Concerning "Dear White America" in the New York Times

Dear Hannah,

The great irony of a hunger strike is that it does nothing to prove the morality of the hunger striker.  It does everything to prove the morality of the man he's striking against.  Millions of horrible people have been willing to die for horrible causes, and we have only been the worse for it.  Far fewer have been willing to save the life of a suicidal enemy.  And if you do happen to go on a hunger strike and win, the only thing you've done is proved your enemy cares more about you than his cause.  You can only win a hunger strike against a person who cares about people.  You can only defeat your enemy if your enemy is actually a saint.  Gandhi may have saved the Indians from the English -- but how successful would he have been against Al Qaeda?

In almost exactly the same way, writing an open letter to white Americans doesn't prove that white Americans are racists.  It only proves that black men believe white men are capable of listening.  And if blacks believe whites are capable of listening (as their hundreds of open letters published in the papers imply), blacks must believe white people are capable of kindness.  The franker your pleas, the more pleas you write, the more you tout their empathy -- and their tolerance.  The fact that a black man can publicly insult all white men leaves us wondering one thing, though, and that is why black men have such a hard time taking criticism from whites.

The Golden Rule is a central tenet of every serious religion in the world, which makes many black Americans (whatever the PEW Research Center says of them) easily the most irreligious.   To deal fairly with your neighbor is a basic principle of justice, which is why many black men are the worst of the unjust.  They ask everyone to imagine what it's like to be black, and rarely consider how it feels to be white.  They make crazy accusations against an entire race, and then have the gall to complain about white racism.  They riot because someone was shot by the police, and then immediately say our policemen are guilty without a trial.  If there's any empathy or fairness in the black community, it's been buried by mass acts of hypocrisy and slander.  If there's any chance of brotherhood between our races, it's being smothered by racists and hypocrites.  A transfer of power from whites to blacks wouldn't end any racism at all.  The only thing it would do is change the color of the assholes.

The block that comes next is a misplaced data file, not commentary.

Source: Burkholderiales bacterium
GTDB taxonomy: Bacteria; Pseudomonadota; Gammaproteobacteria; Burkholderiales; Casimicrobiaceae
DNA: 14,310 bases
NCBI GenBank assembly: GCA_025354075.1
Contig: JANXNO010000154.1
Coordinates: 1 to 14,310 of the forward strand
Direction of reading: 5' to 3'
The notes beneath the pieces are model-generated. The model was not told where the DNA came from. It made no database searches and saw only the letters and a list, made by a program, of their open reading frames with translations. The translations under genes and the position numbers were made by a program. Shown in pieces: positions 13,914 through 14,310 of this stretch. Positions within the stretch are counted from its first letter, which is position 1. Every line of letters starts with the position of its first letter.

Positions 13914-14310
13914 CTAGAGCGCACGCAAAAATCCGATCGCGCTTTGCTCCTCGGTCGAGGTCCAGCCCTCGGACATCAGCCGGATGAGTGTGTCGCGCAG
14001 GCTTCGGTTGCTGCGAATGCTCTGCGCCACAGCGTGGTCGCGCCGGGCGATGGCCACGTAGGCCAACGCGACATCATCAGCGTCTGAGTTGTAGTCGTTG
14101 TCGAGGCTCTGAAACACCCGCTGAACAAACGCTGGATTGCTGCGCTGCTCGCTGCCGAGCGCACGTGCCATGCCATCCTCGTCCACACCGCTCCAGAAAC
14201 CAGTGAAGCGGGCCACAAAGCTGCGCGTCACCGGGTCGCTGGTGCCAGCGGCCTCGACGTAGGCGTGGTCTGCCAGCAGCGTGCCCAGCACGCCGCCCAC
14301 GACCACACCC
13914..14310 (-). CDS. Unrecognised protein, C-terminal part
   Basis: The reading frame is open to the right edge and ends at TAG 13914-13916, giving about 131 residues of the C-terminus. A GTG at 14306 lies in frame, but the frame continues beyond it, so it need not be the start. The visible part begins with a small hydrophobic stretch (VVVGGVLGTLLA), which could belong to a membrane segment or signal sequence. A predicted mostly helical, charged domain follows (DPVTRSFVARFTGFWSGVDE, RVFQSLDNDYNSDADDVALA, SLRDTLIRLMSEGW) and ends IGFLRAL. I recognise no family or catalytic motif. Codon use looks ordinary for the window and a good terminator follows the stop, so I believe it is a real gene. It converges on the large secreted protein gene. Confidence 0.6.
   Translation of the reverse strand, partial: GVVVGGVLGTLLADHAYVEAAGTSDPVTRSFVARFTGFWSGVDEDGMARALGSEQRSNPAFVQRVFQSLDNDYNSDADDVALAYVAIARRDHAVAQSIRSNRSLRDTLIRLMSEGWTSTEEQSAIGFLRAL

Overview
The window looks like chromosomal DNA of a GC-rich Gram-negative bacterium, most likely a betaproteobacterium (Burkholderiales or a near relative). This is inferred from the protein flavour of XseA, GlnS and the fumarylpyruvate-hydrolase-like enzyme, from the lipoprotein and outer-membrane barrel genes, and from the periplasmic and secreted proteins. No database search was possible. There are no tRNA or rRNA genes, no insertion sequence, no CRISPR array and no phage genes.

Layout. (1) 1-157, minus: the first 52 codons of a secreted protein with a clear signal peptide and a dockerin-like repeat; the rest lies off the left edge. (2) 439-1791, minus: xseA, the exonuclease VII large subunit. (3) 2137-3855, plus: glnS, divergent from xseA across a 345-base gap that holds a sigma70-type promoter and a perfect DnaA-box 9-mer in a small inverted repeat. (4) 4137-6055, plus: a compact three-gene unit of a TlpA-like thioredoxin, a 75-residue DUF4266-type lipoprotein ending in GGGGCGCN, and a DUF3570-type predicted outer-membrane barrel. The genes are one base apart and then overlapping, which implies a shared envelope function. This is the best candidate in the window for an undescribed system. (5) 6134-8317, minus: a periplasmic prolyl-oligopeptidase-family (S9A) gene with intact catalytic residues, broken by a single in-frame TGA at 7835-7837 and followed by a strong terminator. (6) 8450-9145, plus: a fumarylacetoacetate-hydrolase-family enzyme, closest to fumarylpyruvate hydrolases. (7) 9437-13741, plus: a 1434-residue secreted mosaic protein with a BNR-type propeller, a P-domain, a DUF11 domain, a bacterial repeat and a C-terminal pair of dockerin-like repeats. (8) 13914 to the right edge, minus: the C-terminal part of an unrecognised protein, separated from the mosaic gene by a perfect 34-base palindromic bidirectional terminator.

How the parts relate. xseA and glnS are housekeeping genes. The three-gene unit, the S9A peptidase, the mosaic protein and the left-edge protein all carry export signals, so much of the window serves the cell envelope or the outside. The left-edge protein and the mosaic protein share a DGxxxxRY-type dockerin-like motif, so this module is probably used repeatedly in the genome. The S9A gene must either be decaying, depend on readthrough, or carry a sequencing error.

Something unfair people overlooked in the disgusting "Dear white America" was the fact that charges of racism were leveled in the same pages as acknowledgements of black crime.  He dared to mention robbers, and then demanded indifference to robbery.  He brought up rapists, and then pretended raping is irrelevant.  But if there's a problem with black crime, let's maybe deal with the crime before dealing with our disgust for criminals.  If there's a problem with black character, then let black men be better men before demanding that we think highly of them.  You ask the other way around and you aren't asking for peace, but effectively declaring a war.  You're holding out an olive branch in one hand, and in the other hand, you're hiding a dagger.